--one neighbor likely has stomach cancer, his wife is in the beginning stages of alzheimers, and they have 3 out of their 4 grown children living with them in a house that they are too poor to expand
--another neighbor had their house burn to the ground 2 years ago, is living in a loaned house, and due to the high stress levels of the new job he has taken to pay bills and be able to afford a new house, he feels like he is staving off a second heart attack
--an acquaintance of mine is trying desperately to get a new restaurant off the ground in the middle of covid restrictions, her brother died in an accident last year, and her husband is likely dying of diabetes
--a girl I know has an emotionally abusive narcissist husband who gaslights her at every turn, and she can't figure out yet whether he is a good guy or a bad guy

I could go on and on, but the thing that strikes me in each of these cases is that all of these people "seem to be okay". And they're not! Life is really really difficult for a lot of people, but we seem to be mostly content to accept the veneer of okay-ness in order to avoid responsibility in the matter. So I think that Paul's message here of taking a closer look and offering some basic human kindness is really a beautiful one. I know that I am struggling through a lot of things in my life that I don't let on about to just anybody...so someone that comes in and offers no-strings-attached help or support is just an angel in my eyes.

I think that community is a very important ingredient in permaculture. It's time we start rebuilding our culture, one cuppa at a time 😉
 
Paul Fookes
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Marie Abell wrote: I know that I am struggling through a lot of things in my life that I don't let on about to just anybody...so someone that comes in and offers no-strings-attached help or support is just an angel in my eyes.  I think that community is a very important ingredient in permaculture. It's time we start rebuilding our culture, one cuppa at a time 😉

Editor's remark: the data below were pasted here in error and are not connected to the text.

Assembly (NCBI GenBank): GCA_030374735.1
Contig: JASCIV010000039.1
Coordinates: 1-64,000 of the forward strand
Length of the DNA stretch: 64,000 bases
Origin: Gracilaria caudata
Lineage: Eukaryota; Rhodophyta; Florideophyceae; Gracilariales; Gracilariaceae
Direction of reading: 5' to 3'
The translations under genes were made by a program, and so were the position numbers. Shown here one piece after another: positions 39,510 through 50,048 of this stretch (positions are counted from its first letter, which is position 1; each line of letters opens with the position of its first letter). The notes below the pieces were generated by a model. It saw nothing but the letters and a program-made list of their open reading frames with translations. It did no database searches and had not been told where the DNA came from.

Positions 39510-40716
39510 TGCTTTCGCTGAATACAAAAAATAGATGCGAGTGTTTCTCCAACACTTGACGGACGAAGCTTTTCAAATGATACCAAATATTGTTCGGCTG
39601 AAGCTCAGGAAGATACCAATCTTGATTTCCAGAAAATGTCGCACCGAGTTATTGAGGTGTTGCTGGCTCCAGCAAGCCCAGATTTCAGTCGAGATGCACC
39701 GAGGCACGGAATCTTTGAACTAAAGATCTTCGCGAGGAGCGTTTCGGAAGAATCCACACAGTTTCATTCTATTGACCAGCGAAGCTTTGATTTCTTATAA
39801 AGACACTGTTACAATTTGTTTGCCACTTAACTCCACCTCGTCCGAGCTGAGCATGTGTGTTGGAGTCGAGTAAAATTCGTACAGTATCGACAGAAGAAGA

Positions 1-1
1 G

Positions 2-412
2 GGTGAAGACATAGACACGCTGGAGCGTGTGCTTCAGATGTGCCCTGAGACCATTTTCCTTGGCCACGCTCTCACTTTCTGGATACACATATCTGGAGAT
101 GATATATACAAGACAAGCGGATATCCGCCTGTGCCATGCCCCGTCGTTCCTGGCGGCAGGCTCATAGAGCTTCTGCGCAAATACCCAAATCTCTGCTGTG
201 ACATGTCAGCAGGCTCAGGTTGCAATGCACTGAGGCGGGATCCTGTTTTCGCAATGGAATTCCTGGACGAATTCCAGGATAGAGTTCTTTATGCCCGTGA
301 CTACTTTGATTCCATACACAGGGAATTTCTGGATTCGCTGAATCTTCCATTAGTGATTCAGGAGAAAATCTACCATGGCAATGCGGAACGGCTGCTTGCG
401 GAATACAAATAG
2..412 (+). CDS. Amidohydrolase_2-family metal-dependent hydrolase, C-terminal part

Thank you Marie for joining the discussion.  I absolutely agree about building community/ our culture one cuppa at a time.  What you are talking about is one of the first steps in psychological first aid - engagement.

We look at some peoples' lot in life and think that in the big scheme we are doing OK.  It is important that we all look after number one.  When working with new mothers, it took a lot of convincing to get it through to them that they were number one in their life.  If they were not OK they could not adequately look after their new baby or contribute to care of the rest of the family.  

someone that comes in and offers no-strings-attached help or support is just an angel in my eyes

 
Completely!! Peer friendship and professional friendship are vital in caring professions.  My mantra is that when you need to talk, you need to talk and I do not care if it 3 AM.  The second thing is to be honest.  If I believe that you need more support that I can give, I will help you to get it - it is a journey upon which I am prepared to hold your hand even though you will get angry with me - but that is OK.  The other thing that helps up is activity.  Permies gardening, building and interacting with nature are already on a healing journey - each within the limitations of their disability.

My start was building a chook house - the chooks were dependent on me so I was responsible to get out each day and feed them.  Animals in their own way give us unconditional love.  Over time, we can move from others loving us to self love. We also develop better physical wellness.  It is the journey both physical and mental.

Best wishes for your journey.